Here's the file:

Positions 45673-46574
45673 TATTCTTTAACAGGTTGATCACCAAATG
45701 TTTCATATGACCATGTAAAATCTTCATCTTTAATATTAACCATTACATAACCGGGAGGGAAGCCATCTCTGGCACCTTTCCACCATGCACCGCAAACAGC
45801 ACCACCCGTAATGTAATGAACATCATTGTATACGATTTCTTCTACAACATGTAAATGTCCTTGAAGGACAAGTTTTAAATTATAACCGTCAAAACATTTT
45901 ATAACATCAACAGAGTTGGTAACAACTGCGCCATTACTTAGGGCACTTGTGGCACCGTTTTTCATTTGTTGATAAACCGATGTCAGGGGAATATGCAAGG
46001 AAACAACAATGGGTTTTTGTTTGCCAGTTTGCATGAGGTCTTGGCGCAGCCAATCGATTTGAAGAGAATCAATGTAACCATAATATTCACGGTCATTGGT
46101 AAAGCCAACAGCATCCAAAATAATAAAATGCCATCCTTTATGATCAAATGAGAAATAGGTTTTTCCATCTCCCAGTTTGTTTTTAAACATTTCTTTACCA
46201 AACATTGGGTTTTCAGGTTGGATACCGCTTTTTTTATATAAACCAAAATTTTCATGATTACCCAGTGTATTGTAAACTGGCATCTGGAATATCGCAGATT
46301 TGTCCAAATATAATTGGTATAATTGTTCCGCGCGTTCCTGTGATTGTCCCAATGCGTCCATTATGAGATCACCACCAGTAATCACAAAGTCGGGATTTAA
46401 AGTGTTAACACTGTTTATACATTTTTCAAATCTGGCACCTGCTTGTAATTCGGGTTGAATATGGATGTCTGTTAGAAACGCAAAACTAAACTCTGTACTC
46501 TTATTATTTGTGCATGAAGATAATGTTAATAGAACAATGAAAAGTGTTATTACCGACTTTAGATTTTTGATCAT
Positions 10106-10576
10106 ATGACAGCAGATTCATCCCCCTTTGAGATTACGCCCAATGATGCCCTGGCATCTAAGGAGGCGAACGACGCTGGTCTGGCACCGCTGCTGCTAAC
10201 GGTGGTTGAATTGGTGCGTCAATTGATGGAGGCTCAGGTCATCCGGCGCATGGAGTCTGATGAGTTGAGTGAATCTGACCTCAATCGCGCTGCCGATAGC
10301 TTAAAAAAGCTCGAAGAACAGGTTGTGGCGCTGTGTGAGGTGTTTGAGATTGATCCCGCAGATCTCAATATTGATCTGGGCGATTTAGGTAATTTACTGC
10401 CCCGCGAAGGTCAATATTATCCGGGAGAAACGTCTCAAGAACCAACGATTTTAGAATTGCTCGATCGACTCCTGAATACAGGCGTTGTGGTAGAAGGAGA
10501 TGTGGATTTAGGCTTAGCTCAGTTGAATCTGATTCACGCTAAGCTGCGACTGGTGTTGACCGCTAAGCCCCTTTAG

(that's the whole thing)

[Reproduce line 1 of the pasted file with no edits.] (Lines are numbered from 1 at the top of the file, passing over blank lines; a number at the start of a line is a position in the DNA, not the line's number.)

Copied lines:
Positions 45673-46574